Celebrating Women’s History in Art: Frida Kahlo

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Celebrating Women’s History Month, Frida Kahlo – A Mexican artist and feminist icon

Frida Kahlo de Rivera was a Mexican artist who became famous because of her vibrantly painted self-portraits. As a teenager, Kahlo experienced near death in a bus accident and as a result suffered multiple fractures to her spine. Her other injuries included a fractured collarbone, fractured ribs, a broken foot, a dislocated shoulder and a shattered pelvis. Art became a powerful resource in Kahlo’s life while she recovered in a full body cast. She even showed her earlier works to Diego Rivera, a communist painter of the time, who ultimately encouraged her to continue painting.

Later Kahlo married fellow artist Diego Rivera which actually proved to be a stormy relationship that she portrayed in many of her paintings. While married Frida and Diego often traveled because of commissions that Diego had received from multiple United States cities. This allowed for Kahlo to expand her artwork’s reach and even provided the opportunity for her artwork to be displayed in exhibits in the United States. The turbulent relationship between Frida and Diego continued as she became deeply sorrowed after discovering the many affairs that Diego had which even included an affair with Frida’s younger sister. She also became grief stricken after experiencing multiple miscarriages. During these depressing times Frida and Diego separated on several occasions. She continued on in her artistic career by having an exhibition in New York City where she sold 25 paintings and received commissions immediately after the exhibition. Leading up to Kahlo’s divorce with Diego, she went to live in Paris during 1939 where she befriended artists Pablo Picasso and Marcel Duchamp. In the same year she produced one of her most famous works The Two Fridas (1939). Kahlo then remarried Diego in 1940 although the couple proceeded to live completely separate lives.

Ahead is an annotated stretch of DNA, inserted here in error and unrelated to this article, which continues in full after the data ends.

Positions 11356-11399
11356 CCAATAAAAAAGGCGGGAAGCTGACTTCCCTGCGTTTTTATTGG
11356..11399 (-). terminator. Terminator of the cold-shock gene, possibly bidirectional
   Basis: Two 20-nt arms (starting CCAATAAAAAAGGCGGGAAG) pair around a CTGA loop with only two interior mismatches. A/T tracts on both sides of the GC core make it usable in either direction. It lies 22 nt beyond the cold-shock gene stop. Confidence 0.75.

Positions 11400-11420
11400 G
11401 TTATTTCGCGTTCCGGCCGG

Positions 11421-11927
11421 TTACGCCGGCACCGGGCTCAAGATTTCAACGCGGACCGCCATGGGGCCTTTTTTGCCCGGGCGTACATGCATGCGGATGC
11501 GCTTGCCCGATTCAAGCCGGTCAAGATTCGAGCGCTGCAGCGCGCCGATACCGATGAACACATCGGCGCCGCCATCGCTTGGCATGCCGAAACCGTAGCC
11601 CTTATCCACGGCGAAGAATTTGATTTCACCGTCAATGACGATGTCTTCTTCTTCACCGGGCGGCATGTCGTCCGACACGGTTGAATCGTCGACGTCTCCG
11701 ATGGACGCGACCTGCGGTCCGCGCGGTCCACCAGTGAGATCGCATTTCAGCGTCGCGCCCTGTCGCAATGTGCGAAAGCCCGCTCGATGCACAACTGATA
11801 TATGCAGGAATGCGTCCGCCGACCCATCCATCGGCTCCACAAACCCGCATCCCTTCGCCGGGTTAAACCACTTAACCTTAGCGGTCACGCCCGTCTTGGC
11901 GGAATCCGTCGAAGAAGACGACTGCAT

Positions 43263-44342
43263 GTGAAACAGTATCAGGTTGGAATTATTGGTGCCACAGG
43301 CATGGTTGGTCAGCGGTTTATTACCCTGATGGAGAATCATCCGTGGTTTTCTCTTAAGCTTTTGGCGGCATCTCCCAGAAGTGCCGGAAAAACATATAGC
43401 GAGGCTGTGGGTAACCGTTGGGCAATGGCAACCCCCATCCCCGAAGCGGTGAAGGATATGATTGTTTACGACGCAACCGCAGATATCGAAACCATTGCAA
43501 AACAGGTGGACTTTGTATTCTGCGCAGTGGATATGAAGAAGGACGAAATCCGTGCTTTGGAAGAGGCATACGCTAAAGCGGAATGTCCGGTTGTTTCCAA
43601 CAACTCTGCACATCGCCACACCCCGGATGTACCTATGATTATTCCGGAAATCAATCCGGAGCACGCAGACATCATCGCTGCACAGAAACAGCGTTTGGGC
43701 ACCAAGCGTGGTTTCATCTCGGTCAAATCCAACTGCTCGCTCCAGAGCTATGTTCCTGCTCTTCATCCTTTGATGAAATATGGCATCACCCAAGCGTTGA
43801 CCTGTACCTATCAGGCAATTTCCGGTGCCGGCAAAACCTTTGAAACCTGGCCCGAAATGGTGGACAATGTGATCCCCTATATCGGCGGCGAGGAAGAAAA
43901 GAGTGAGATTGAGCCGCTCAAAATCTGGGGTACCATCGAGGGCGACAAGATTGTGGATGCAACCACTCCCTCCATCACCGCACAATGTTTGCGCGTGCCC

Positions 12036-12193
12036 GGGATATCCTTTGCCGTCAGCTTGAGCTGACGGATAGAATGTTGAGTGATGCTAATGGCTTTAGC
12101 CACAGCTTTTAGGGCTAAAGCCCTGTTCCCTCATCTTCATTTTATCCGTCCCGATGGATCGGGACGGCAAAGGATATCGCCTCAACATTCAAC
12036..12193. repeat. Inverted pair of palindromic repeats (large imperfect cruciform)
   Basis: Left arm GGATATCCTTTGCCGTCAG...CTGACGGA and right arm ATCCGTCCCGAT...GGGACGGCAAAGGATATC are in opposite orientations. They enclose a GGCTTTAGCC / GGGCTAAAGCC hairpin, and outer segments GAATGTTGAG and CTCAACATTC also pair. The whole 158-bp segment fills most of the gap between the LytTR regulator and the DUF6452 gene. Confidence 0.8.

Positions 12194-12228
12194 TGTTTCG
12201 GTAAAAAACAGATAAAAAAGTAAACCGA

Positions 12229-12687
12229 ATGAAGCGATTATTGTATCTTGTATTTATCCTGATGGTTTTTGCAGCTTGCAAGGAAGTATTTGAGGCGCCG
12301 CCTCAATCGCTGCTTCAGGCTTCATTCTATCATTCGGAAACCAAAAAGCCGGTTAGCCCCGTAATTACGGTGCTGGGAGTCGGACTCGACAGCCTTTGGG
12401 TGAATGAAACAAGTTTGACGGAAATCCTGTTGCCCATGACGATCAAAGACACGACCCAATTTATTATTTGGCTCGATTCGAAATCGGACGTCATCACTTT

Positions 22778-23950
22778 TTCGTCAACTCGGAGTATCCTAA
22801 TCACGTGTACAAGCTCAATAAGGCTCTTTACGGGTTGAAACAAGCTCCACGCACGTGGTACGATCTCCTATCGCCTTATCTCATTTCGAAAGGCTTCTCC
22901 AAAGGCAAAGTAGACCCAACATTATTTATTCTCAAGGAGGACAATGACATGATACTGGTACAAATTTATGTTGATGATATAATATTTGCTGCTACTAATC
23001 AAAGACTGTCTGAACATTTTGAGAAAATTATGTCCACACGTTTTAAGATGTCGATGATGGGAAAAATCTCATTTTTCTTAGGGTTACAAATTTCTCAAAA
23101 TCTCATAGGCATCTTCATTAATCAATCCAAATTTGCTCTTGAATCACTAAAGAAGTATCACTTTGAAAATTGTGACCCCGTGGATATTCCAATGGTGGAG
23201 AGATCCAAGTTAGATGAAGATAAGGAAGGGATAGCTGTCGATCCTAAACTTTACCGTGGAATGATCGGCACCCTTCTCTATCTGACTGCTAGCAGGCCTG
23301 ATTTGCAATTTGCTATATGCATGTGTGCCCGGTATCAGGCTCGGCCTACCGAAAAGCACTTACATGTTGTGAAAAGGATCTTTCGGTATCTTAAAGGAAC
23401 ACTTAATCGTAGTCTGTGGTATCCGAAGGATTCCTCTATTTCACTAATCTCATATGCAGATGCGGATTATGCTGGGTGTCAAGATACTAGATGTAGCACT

Following the death of her beloved father, Frida suffered from more chronic health issues. In spite of her failing health, she persevered and used her condition to inspire paintings like The Broken Column and more. Despite her decreasing physical health status Frida remained politically active even after having a newly amputated leg. Proving that she would not let disease and illness stand her way, she would have her final public appearance was a demonstration regarding the overthrow of President Jacobo Arbenz of Guatemala. Frida Kahlo passed away at the age of 47 on July 13th at her own residence. Frida’s Legacy lives on through her little blue house in Coyoacán as it serves as a museum that consists of her belongings and of course some of her paintings.


Frida Kahlo – "The Two Fridas" (1939)
Frida Kahlo – “The Two Fridas” (1939)


The Two Fridas is claimed to be one of Frida Kahlo’s most notable pieces and is definitely considered one of her most famous artworks. She painted this piece in 1939 immediately following her divorce with Diego Rivera. The painting consists of almost identical Frida’s that represent to versions and two emotions of her relationship with Diego. One is dressed more traditionally with a damaged heart that seems to be cut by surgical scissors while the other Frida’s heart is completely intact and she is dressed in vibrant colored clothing. The two Frida’s are meant to represent the “loved” and “unloved” version of Frida when it came to her and Diego. The painting was acquired by the Instituto Nacional de Bellas Artes, but a reproduction of the piece can be found on display in the Frida Kahlo Museum in Coyoacán, Museum which is formally where she originally resided.